Considering just how many people work in the creative sector in Santa Fe, it’s no surprise that some of them are well-known faces. Perhaps the most famous of the local artist contingent was Georgia O’Keeffe, a 20th-century painter known for her vibrant depictions of flowers. Game of Thrones writer George R.R. Martin currently resides in Santa Fe and other notable past residents have included D.H. Lawrence and Willa Cather.
Visitors are drawn to Loretto Chapel to see the spiral staircase that leads to the choir loft. The staircase—with two 360-degree turns, no visible means of support, and without the benefit of nails—has been called the Miraculous Staircase.
Related article: Spotlight on New Mexico: Most Beautiful Places to Visit
Experience it: It would only be fitting to see O’Keeffe’s work in the place that inspired it. The Georgia O’Keeffe Museum, located downtown, features not only her paintings but exhibits on her creative process as well. You can also venture north to Ghost Ranch, one of O’Keeffe’s first homes.
Get the full picture of the city’s cultural diversity with a visit to Museum Hill. These are four cultural experiences in one: Start with the retablos and Santos at the Museum of Spanish Colonial Art (the only museum of its kind in the country), and move on to the Kachina carvings and pottery at the Museum of Indian Arts and Culture, note the colors and textiles at the Museum of International Folk Art, and wrap it all up with a wander around the Wheelright Museum of the American Indian, home to some of the best Native American art in the state.
If you have time to spare, head to the Santa Fe Botanical Garden on Museum Hill. It’s a little oasis full of colorful gardens and orchards, native plants, and notes of Southwestern architecture that bring it all together.
For 400+ years, Santa Fe has improved with age. America’s oldest capital city experienced waves of migrations along the three trails that led here—and more recently via the rails, Route 66, and the Interstate. Artists, chefs, wellness experts, and other creative dreamers all bring their culture, talents, and experience with them when they meet Santa Fe’s unique blend of Anglo, Spanish, and Native Cultures against a backdrop of the Sangre de Cristo Mountains’ majesty and the spectacular sunsets over the Jemez range—nothing short of magic transpires.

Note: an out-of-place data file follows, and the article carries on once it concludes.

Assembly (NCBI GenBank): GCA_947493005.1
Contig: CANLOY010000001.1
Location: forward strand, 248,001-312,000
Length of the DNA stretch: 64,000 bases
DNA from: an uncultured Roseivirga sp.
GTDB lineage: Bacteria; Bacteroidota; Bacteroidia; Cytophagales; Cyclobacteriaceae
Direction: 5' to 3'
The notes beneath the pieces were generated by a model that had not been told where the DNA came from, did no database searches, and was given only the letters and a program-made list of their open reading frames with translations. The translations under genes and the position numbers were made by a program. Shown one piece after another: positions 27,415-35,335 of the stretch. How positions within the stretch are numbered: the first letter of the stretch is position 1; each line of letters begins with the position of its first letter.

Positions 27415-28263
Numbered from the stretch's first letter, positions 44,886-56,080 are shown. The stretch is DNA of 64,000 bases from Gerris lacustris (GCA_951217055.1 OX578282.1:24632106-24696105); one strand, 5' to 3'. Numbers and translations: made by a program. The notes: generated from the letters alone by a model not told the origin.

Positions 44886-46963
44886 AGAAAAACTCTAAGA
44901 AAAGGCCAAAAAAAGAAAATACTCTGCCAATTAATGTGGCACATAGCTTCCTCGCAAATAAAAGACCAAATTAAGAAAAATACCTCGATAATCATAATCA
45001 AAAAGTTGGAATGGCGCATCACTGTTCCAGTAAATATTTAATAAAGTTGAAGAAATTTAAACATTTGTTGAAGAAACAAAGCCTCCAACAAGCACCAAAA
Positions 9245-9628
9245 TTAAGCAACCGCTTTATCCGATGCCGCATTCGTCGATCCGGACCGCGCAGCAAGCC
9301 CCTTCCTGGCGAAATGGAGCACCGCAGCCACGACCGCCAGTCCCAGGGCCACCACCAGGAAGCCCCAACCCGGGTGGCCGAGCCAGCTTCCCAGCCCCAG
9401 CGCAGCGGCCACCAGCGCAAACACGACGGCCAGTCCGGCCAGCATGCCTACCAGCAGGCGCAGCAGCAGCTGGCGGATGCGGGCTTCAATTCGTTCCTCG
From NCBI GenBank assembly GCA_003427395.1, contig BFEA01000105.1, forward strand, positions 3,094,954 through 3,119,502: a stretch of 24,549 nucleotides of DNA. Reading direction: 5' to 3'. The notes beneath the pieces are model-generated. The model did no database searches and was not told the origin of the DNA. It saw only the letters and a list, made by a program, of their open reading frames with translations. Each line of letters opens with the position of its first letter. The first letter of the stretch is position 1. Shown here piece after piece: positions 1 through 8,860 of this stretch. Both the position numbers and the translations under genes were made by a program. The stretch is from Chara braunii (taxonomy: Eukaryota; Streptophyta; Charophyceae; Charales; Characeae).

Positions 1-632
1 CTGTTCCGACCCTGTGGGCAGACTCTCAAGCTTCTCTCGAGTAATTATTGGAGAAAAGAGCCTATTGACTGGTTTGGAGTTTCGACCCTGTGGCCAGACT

The early Native American inhabitants called it Dancing Ground of the Sun while the founding frontiersman at the turn of the 20th century referred to it as The City Different. These still hold today as you’ll see for yourself.
Wander the halls of the New Mexico Museum of Art, Georgia O’Keeffe Museum, and Museum of Contemporary Native Arts, or check out the more than 250 galleries concentrated on Canyon Road, downtown Lincoln Avenue, and Railyard District.
Whether you’re hitting up a local-favorite diner for traditional New Mexican cuisine or looking for one of the city’s many imaginative twists on the original, New Mexican food is hard to beat. The keystone ingredient is chile—green is usually spicier than red but if you’re not sure which one to order, you can always say “Christmas!” and try both. (Tip: Try both and decide for yourself)
Related article: Top 9 Things to See and Do in Santa Fe
Experience it: Eat everything you can in Santa Fe. Try a breakfast burrito smothered with green chile at Tia Sophia’s then head over to Tortilla Flats— next to Meow Wolf—for their red chile pork ribs. If you aren’t busting at the seams with New Mexican food by this point, go for the sopapillas at La Choza.
If you hit your chile quota (apparently some people have one) try Jambo for some great jerk chicken or Cowgirl BBQ for their ribs sans chile. To get the best deals at tons of different restaurants around town, consider planning a trip during Santa Fe Restaurant Week (late February) when restaurants offer special prix fixe menus.
I’m in love with Santa Fe;
Like it better every day;
But I wonder, every minute
How the folks who aren’t in it
Ever stand it, anyway.
Not to be in Santa Fe.
—Mae Peregine, 1915